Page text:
Just In case you didn't know what the outside looked like... here it is! We looked out the windows you see in this picture from the Blue Room.
We were only allowed to tour certain parts of the house. Our tour included the State Dining Room where many important dinners have been served over the years. The guide said it takes two people several days to completely clean the chandeliers.
The Red Room. Not sure why it's called this but it was very fancy. In the early years it served as the Presidents Anti-Chamber to the Library next door. Recent Presidents have used it for small dinner parties.
Guess what the name of this room is? You guessed it... The Blue Room. It is also one of three oval rooms in the white house. The room directly above this one (which we didn't get to see) is the Yellow Room and is also Oval. The third oval room?... Hmmm. I think it's over in the West Wing and I'm not sure of it's use??? A bowling alley or something like that.
The Blue room also hosts the White House Christmas tree and overlooks the Washington Monument. We enjoyed looking out the windows of this room and seeing all the people taking pictures of us. We felt famous! The President and his family often watch the National Fireworks show from a balcony just beyond this room.
The East room. What do you think of that Piano Gran? The East Room is often used for large gatherings, such as bill-signing ceremonies, press conferences and after-dinner entertainment venues. Given to the White House in 1938 by the manufacturer, the Steinway grand piano features gilt American eagle supports and gilt stenciling. We could just hear the music and picture people dancing in this room
The Green room. President Jefferson used this room as his personal dining room. It is used today for meals sometimes but is used more often as a meeting room for special guests.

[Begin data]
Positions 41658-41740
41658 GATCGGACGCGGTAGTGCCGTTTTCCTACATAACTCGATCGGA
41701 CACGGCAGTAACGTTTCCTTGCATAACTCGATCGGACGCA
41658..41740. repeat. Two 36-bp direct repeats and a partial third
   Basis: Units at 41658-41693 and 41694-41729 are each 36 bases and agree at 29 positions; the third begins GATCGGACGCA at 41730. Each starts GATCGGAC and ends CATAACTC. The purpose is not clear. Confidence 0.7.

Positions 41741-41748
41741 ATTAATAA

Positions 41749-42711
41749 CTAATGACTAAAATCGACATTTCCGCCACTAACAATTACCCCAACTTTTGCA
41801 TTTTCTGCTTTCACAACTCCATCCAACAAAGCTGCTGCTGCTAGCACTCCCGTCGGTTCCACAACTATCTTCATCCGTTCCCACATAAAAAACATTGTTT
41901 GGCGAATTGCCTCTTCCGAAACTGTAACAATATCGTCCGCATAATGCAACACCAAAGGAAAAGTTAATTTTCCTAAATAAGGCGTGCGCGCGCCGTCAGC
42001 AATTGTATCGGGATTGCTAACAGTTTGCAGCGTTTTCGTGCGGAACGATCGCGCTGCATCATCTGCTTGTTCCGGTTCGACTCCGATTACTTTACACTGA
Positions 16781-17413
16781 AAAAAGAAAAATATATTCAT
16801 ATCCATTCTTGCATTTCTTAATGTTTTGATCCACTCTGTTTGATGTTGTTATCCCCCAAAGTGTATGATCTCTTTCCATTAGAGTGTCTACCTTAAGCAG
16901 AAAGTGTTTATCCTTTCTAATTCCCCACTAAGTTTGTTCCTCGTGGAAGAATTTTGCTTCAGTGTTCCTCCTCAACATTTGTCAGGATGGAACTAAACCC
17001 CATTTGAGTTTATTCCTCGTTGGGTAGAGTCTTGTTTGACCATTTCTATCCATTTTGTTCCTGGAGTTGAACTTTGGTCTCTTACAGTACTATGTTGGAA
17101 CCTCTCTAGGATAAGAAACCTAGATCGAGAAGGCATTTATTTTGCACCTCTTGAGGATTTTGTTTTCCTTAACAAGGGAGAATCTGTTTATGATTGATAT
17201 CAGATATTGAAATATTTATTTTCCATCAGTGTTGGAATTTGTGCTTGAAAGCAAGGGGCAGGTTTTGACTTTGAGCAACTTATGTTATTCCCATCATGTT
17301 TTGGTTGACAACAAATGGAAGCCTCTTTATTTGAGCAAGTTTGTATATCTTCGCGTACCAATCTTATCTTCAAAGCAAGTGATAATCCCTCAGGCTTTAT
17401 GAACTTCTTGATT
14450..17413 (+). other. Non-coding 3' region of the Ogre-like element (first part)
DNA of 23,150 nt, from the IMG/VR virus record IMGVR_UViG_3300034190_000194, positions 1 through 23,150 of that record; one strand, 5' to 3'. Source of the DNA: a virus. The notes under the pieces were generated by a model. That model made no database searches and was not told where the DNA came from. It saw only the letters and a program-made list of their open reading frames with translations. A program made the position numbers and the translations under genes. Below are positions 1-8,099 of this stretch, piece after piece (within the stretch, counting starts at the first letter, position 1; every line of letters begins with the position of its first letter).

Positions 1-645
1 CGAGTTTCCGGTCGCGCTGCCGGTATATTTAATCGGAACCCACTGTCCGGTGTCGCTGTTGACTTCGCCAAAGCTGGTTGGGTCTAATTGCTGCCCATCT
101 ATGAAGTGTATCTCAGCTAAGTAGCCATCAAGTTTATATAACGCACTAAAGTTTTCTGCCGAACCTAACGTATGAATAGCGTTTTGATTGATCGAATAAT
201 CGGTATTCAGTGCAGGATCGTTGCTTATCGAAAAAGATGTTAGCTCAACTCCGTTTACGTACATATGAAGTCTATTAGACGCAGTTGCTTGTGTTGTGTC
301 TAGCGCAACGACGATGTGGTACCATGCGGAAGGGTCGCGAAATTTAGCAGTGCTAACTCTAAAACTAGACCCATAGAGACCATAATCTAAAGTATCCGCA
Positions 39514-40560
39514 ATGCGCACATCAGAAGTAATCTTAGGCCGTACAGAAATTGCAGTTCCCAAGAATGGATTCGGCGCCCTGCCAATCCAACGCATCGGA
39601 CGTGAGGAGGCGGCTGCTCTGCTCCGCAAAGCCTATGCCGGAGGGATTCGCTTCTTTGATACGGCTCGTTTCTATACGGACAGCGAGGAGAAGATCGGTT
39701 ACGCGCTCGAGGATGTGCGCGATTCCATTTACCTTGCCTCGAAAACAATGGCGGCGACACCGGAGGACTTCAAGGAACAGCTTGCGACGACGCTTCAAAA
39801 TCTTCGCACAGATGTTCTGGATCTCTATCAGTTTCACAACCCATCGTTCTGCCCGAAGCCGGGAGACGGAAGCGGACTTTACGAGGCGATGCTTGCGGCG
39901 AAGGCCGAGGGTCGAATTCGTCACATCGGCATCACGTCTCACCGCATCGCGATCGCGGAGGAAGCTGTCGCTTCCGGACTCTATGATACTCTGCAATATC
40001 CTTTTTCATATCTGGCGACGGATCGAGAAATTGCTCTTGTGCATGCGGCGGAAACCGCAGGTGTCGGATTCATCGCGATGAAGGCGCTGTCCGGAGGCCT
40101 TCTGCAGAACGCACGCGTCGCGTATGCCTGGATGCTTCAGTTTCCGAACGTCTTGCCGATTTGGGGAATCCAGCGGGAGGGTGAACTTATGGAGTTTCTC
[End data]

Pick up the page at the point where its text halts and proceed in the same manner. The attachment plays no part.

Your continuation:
We also got to peek into the Vermeil Room, the Library (which Shayna liked) and the China room. If you would like to read more about those rooms or others follow this link:
Use the search tool in the upper right to search for other rooms.
Leave it to our boys to find something that ties in to baseball! One of the first pictures we saw when we entered the White House was of kids playing baseball on the South Lawn. It turns out that President Bush being the baseball fan that he is, initiated "Tee-Ball on the South Lawn" in 2000. They have been playing Tee-Ball at the White House every since.
We just missed this year's opening day on the South Lawn. Yesterday! Too bad our tour wasn't yesterday! The picture above is President Bush, the First Lady, a handful of Hall of Fame Major Leaguers and four All-Star teams from around the country. There was one representative from each of the 50 States.
President Bush and Hall of Famer Frank Robinson receive the honorary first ball from a Challenger Division Tee-Baller! Time to "Play Ball!"
Any country Music fans out there? That guy in the blue with the ugly hat... Kenny Chesney. G.W. Bush and Frank Robinson in the background. You can't help but smile when you watch a tee-ball game.
Chesney and the President sang "Take me out to the ball game" and unveiled a postage stamp commemorating the centennial of the the song.
Our boys are hoping they can be a representative for the West in next years game!
- There are 132 rooms, 35 bathrooms, and 6 levels in the Residence. There are also 412 doors, 147 windows, 28 fireplaces, 8 staircases, and 3 elevators.
- At various times in history, the White House has been known as the "President's Palace," the "President's House," and the "Executive Mansion." President Theodore Roosevelt officially gave the White House its current name in 1901.
- Presidential Firsts while in office... President James Polk (1845-49) was the first President to have his photograph taken... President Theodore Roosevelt (1901-09) was not only the first President to ride in an automobile, but also the first President to travel outside the country when he visited Panama... President Franklin Roosevelt (1933-45) was the first President to ride in an airplane.
- With five full-time chefs, the White House kitchen is able to serve dinner to as many as 140 guests and hors d'oeuvres to more than 1,000.
-The White House requires 570 gallons of paint to cover its outside surface.
- For recreation, the White House has a variety of facilities available to its residents, including a tennis court, jogging track, swimming pool, movie theater, and bowling lane.